But at the same time, a lot of the UX principles are very important. An enemy about to attack should telegraph that attack so you have time to react. Menus should be very clear and obvious. Inventory management should not be a chore, the map and HUD should be easy to use.
I've also heard about of platformers giving a couple pixels after walking off a platform to jump, like Celeste. It is very small thing to give better feel to the controls and make up lack of precise timing.
[EDIT] incidentally, here (many) games have an advantage over other software, because they play linearly rather than presenting a large space of possible actions all at once. Games that are more similar to productivity software (city builders, say, or grand strategy games) have trouble doing this without it being obvious that you're in a tutorial.
The goal of usability is to be able to accomplish your goal. In a lot of games, the feeling of getting better or overcoming an obstacle is part of the goal. So the UX is not surprising, it's following the goal of the product.
A game UI might be wacky and as twitchy as a rodent dosed with recreational stimulants, but the user feels calm, capable of navigating through it and never doubting they can accomplish what they set out to do.
Calm Technology is "that which informs but doesn't demand our focus or attention."
for those unfamiliar with Weiser/"Calm Technology":
Fantastic nugget of wisdom here. Saying that you want a product to be "intuitive" or "simple" is as useful as saying that you want it to be "good, not bad."
These are all things that affect whether a product could be perceived as good vs. bad.
Importantly, intuitiveness is not relevant for some products, or not what makes it good or bad. The tradeoffs between other aspects of your product could be such that trying to achieve intuitiveness would actively reduce value.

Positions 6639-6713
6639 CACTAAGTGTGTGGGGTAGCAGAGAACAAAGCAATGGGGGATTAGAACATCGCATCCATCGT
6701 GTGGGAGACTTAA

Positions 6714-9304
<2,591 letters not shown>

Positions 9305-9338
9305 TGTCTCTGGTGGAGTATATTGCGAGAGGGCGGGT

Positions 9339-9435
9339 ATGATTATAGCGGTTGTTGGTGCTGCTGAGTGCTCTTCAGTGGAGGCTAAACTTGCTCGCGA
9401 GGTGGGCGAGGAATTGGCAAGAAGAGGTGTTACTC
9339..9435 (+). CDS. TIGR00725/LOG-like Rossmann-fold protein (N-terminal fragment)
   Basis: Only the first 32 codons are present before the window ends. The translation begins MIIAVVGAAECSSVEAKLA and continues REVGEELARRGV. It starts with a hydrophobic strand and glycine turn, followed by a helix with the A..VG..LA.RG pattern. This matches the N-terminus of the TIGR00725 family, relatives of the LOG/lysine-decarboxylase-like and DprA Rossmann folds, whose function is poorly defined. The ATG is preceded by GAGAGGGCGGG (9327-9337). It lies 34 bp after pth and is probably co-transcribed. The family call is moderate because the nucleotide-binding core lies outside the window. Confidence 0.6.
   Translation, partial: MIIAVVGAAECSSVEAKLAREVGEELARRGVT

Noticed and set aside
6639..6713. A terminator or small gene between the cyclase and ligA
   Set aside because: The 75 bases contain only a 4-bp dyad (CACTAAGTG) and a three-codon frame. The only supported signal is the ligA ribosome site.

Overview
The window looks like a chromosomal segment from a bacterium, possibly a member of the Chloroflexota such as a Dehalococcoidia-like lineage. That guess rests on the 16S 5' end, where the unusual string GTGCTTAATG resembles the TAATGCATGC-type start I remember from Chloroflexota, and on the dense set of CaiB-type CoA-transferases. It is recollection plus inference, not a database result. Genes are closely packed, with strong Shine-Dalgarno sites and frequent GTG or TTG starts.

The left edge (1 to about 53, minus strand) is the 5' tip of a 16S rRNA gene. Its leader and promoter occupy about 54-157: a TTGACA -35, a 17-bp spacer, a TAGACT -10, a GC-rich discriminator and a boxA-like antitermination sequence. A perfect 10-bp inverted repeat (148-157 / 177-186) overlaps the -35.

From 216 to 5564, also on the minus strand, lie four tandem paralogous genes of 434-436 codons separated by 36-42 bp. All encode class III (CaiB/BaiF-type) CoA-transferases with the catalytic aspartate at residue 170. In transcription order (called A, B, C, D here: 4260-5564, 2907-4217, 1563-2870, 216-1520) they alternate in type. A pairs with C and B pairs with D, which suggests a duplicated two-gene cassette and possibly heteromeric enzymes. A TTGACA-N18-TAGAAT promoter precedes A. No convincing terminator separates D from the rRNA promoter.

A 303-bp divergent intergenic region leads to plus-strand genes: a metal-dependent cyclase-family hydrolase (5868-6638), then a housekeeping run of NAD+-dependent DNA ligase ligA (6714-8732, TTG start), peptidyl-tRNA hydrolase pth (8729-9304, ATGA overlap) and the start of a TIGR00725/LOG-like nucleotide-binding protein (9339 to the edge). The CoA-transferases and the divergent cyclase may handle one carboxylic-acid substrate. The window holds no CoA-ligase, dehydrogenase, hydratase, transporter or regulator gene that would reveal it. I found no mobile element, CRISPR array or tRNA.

Identifying intuitiveness as something you can optimize for or not is not pointless. I'd also argue that intuitiveness can be measured and strategies for more intuitive designs/patterns can be formed.
Yes, and it is actually useful to say "I need this product to be inexpensive", rather than "I want this product to be good."
That's what the author is getting at. Just saying "I want the product to be intuitive and simple" is worthless. You have to actually define what that means and what properties the product has to be considered "intuitive". But too often, "I want it to be intuitive" is about as far as they get.
If you're trying to make a useful tool these principles apply, but if you're trying to farm users for ad money they don't.
People will say they want the former, but in practice they often choose the latter (and then grumble about it not being more like the former).
There are secondary effects like the ad-ridden product may have more money for development and deliver better features. But at this point we're all wondering if there isn't a better funding model that can deliver both good experience and sufficient development funds.
There's also the Calmtech movement, somewhat related to the post: https://calmtech.com/
And this applies to desktop, web, mobile and commandline applications as well.
A tool needs a strong focus of it's maintainers and the courage to say 'No!' to things which are out of scope or not user friendly. This seems to be quite rare.
So the way you structure and write your code has very much to do with wanting to reduce the mental taxation of the reader (you included).
In the UI, UX and HCI world the concept has obviously a lot to say as well.
HTTP is a relatively easy thing, let's replace it by an overengineered clusterfuck called HTTPS. Good luck implementing THAT on your homebrew OS. (don't get me wrong, it's good thing that it exists, I just don't see why all the sites have to use it)